I'm learning manual settings for high shutter speeds at the moment, trying to capture birds in action. However, the weather hasn't been very good. The faster the shutter, the darker the image, so I had to compensate by increasing the ISO - which makes the photos dottier / noisier / smudgier, just so that the photo would be bright enough to be visible. What I really need is a 'bright' 'fast' lens, with telephoto zoom. These photos were just a small bit of a bigger photo, and I cropped around the bird. So, detail isn't great, and it's dotty / noisy, but I did manage to capture and freeze-frame the birds in flight!
Luckily, the graininess of the image isn't visible when small, so printed at a normal 3 x 5 photo size, it would still look really great. The image quality loss is only noticeable as the image gets bigger (such as on a large monitor or a poster)
Edit: Not sure what's up with the colours, but putting photos on Blogger, it seems like Blogger is 'auto adjusting' the images or something rather than displaying them natural. It's particularly noticeable on the two purple flowers and the photo at the bottom, which look completely different on other sites outside of blogger, and in my photo editing programs. I think I'll probably be sticking to hosting my photos on Flickr now as things look fine on there and it gathers my favourite photos together for easy viewing. Anyway, if anyone wants to view me on Flickr, just go to this address: www.flickr.com/photos/tsmpaul/
I want to do a photography course, and the prerequisite was ownership of a DSLR. I was tempted to jump right in with a big expensive camera, but I decided that if I complete the course, I will upgrade, but that I would start off on a budget. So I found a second hand Canon EOS 600D with 18-55mm IS lens and a bunch of free accessories thrown in, and it's been lots of fun today trying it out around the house and the garden.
The thing I like the most, is that so far all shots are hand held - usually for this sort of thing I'd be using a tripod, but it's so much faster at taking photos than my previous cameras, and also - with point and shoots, the more you zoom, the further back you have to step from things to be able to focus. For example, at long zoom with the G1X you can't be closer than 1.5 meters. But with the 18-55mm IS kit lens on the 600D DSLR, I can stay at 25cm at all times. Changing the zoom didn't affect the focusing - that meant I could zoom in the full amount on a flower (or a bee!) without having to step back from the subject.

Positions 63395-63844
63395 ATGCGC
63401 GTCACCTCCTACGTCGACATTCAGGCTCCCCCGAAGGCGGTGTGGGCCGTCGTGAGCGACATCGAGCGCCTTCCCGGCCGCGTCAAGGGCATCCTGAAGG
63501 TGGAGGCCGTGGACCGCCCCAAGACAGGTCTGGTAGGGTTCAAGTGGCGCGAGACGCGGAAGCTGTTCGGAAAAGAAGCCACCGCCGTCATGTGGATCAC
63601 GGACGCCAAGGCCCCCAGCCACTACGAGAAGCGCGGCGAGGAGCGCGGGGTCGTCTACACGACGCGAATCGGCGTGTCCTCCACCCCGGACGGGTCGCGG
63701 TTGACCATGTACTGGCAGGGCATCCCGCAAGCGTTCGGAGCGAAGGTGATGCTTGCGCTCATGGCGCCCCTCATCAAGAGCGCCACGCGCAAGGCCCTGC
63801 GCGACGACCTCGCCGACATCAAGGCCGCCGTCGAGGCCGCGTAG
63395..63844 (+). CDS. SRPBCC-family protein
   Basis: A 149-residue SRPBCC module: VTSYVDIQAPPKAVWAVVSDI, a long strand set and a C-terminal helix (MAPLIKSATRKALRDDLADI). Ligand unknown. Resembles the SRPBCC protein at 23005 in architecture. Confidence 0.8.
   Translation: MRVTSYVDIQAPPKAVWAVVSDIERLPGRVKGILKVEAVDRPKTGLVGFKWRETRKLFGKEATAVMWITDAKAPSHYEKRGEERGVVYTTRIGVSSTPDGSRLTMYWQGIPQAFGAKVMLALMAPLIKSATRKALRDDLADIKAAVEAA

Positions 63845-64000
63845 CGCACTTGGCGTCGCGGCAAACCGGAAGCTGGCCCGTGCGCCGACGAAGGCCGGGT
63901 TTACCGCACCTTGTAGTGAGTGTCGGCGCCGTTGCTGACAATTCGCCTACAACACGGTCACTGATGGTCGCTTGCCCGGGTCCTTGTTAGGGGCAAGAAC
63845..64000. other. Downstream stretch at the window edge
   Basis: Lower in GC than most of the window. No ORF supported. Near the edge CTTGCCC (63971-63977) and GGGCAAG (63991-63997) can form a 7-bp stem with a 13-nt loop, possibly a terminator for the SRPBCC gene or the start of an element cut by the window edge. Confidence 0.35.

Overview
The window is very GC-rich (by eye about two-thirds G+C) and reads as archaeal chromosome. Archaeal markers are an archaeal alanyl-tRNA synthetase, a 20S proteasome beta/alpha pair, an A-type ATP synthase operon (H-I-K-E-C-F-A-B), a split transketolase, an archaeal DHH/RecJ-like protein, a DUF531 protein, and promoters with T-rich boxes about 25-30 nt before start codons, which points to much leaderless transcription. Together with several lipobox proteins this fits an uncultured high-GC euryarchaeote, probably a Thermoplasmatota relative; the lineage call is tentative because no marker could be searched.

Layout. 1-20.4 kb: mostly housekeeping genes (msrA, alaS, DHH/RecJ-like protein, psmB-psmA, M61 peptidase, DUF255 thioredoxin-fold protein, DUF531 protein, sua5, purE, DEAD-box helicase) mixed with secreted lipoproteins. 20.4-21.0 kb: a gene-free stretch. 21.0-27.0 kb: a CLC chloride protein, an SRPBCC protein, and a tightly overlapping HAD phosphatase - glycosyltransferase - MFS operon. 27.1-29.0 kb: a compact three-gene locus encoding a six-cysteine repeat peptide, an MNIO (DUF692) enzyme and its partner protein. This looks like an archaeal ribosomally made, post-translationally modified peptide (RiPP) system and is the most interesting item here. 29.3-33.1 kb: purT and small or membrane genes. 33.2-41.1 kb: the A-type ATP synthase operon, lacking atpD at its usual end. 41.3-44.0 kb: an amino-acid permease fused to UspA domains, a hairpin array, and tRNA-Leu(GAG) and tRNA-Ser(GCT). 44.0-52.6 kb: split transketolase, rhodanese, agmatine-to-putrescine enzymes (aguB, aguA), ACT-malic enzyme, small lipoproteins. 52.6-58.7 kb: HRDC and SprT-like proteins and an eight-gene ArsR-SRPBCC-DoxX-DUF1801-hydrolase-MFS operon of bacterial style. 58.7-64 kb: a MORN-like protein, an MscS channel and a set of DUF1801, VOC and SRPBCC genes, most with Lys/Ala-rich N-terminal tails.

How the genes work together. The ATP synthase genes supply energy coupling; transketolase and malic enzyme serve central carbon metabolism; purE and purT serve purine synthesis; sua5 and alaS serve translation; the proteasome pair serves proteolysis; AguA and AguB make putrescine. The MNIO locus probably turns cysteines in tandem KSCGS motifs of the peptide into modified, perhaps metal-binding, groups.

Anyway, I'm really loving this camera!
As usual, I played around in Lightroom after taking the photos. Mostly it's just adding a touch of Clarity Slider, and if it was 800 or so ISO, I reduced the image's noise as well if it was noticeable.
This impressed me - a bee shot, full zoom, handheld! And it's still pretty sharp!
I think this shot of the purple flowers in the garden (which I love taking photos of) is my favourite from today.
So I'm doing proper panoramas now :) Before I was just taking the highest res photos my camera could do, and then cropping the top and bottom off, so they looked like a panorama shape, but now I'm taking multiple photos, using measured rotation angles, and stitching them together, then touching up the final image, to make images that are huge compared to the photos I've done previously. It means I can print out a panorama at A1 paper size with my current camera, and have ultra detail in the print, whereas before I was printing at A3 and there'd still be a hint of blurriness to the print. So the new method is a lot of fun, a little more time consuming, but I am enjoying the results.
This photo is almost 10,000 pixels wide at its original size (my monitor is only 1,920 pixels wide, so it's a LOT bigger than my screen!), but I shrunk the panorama and compressed it a little as a jpg to display a copy on this blog.
I love the detail level and sharpness in the full size image, and can't wait to see it printed out :) Of course, now I've got to spend more time and effort finding some good scenes to capture in this way. Today was a bit dreary and cloudy and gray, so this photo was more of a test run for getting the method worked out.
So today I thought I'd experiment with some reflections and hdr'ing, when I walked past my parent's kitchen bench and saw a vase and flowers reflected on its surface. Took lots of shots with exposure bracketing, and some merging in Dynamic HFR Photo Plus 5, and these are the two that I liked how they turned out.